Ask The Ambassador: Trade and Poverty in sub-Saharan Africa
We recently received a question from Ryan about the trade and poverty in sub-Saharan Africa.
"Besides reducing cotton subsidies, what trade alternatives are available to the United States to help alleviate poverty in sub-Saharan Africa?"
Ambassador Kirk responds:
"Ryan, thank you for your question about how trade can help reduce poverty in sub-Saharan Africa. Trade can be an important tool for promoting sub-Saharan Africa's economic development and improving lives and livelihoods. That is why African Growth and Opportunity Act (AGOA), a trade preference program that provides duty free access to the U.S. market for substantially all products exported from 38 eligible sub-Saharan African countries can make a real difference in the lives of African entrepreneurs, farmers and families seeking a better life. Now in its tenth year, AGOA, enacted in 2000, has been at the center of U.S.-African engagement on trade and investment. AGOA has helped expand and diversify African exports to the United States, while at the same time fostering an improved business environment in many African countries.
U.S. imports under AGOA in 2009 totaled $33.7 billion, with $3.4 billion in nonoil trade, a sector that the United States wants to further expand.
Thanks to AGOA, imports of non-traditional and value-added products from Africa have increased dramatically. These include manufactured goods from South Africa, apparel from Lesotho, jams and jellies from Swaziland, cut flowers from Kenya and Ethiopia, and processed cocoa products from Ghana.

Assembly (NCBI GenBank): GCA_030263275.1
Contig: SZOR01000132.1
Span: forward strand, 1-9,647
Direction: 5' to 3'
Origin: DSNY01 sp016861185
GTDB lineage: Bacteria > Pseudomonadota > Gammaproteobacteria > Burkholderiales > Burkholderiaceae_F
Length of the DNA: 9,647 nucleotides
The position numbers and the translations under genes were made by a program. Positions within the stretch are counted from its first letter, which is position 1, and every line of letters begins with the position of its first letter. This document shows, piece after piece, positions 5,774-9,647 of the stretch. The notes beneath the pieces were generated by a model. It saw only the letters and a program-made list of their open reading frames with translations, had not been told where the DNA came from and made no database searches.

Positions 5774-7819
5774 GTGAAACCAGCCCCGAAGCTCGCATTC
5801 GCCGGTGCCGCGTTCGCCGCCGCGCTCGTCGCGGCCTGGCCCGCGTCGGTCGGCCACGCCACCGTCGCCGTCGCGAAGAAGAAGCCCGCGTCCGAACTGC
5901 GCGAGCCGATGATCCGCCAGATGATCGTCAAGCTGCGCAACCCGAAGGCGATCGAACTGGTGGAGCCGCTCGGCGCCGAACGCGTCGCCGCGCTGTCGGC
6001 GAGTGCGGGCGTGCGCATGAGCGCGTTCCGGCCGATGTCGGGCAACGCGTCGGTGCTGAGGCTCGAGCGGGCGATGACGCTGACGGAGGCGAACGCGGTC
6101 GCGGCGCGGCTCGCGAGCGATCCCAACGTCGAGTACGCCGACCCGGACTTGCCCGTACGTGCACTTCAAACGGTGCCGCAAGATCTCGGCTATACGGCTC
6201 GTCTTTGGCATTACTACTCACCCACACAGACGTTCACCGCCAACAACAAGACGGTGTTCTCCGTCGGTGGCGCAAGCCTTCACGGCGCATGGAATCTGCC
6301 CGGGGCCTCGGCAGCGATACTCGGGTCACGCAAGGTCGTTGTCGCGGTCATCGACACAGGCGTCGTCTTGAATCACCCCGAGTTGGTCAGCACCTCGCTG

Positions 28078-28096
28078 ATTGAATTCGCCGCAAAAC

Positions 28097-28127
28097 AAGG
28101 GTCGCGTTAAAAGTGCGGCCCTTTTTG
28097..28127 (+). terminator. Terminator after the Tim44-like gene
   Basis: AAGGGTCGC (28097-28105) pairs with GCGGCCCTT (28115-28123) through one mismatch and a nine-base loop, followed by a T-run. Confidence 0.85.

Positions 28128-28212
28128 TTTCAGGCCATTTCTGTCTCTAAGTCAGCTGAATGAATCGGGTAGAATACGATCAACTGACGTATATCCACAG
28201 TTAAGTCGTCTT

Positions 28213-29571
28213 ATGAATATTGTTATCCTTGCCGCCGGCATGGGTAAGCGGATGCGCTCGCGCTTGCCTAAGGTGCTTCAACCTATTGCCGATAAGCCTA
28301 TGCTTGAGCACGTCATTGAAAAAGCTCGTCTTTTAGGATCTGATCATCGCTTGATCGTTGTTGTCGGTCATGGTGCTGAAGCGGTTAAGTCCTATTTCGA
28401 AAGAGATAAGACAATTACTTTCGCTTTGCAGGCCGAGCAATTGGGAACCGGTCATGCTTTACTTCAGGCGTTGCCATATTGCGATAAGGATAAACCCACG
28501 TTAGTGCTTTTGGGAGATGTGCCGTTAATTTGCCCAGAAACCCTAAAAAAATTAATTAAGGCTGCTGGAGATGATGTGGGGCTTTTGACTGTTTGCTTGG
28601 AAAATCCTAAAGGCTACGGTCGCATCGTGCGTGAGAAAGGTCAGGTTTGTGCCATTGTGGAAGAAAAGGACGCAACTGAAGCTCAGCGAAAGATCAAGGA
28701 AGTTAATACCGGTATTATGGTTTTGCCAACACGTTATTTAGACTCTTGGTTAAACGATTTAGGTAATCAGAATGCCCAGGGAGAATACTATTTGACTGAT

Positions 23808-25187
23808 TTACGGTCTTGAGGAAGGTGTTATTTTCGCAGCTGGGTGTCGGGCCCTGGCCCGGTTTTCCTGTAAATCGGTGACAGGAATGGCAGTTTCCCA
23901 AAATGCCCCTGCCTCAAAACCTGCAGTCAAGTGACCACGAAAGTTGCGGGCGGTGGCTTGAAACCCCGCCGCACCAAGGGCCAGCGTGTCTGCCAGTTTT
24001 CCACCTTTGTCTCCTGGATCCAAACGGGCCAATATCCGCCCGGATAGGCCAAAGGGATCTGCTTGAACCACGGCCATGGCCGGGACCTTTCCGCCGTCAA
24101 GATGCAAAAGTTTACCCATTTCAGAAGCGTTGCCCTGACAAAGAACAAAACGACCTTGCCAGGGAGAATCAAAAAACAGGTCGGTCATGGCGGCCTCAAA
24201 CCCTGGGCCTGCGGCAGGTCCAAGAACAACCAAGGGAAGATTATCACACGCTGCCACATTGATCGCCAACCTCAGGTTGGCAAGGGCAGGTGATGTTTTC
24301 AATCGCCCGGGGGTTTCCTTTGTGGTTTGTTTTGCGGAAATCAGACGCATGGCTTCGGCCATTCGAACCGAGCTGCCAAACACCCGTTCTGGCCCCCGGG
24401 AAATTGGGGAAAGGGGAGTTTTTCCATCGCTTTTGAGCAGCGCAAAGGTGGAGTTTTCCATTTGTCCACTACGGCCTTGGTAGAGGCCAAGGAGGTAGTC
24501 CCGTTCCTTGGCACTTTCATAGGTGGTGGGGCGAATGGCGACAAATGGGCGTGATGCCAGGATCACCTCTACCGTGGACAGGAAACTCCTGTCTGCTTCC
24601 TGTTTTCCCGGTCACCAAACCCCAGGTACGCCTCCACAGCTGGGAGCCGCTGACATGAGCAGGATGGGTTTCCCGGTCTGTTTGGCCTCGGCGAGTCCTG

AGOA eligible countries are:
Republic of Congo
Democratic Republic of Congo
Sao Tome and Principe
The eighth meeting of the AGOA Forum was held in August 2009 in Nairobi, Kenya. I traveled with Deputy U.S. Trade Representative Demetrios Marantis to participate in the 2009 Forum, along with senior officials from more than a dozen U.S. Government agencies. We met with numerous African trade ministers, leaders of African regional economic organizations, and representatives of the African and American private sectors and civil society to discuss issues and strategies for advancing trade, investment, and economic development in Africa as well as ways to increase two-way U.S.-Africa trade. In 2009, I also visited South Africa, Ethiopia and Senegal and met with government and business leaders on trade and investment issues. I look forward to continuing to engage with our African partners, to explore ways we can strengthen our partnership to further stimulate development and alleviate poverty through trade.
The ninth AGOA Forum is currently taking place in both Washington DC (August 3-4) and in Kansas City, MO (August 5-6). This year’s AGOA Forum theme is 'AGOA at 10: New Strategies for a Changing World.'
To learn more about my trips to African countries and our US-Africa trade agenda, go to our Africa page."
Thank you for continuing our dialogue on trade. Please keep submitting your questions and comments for the Ambassador.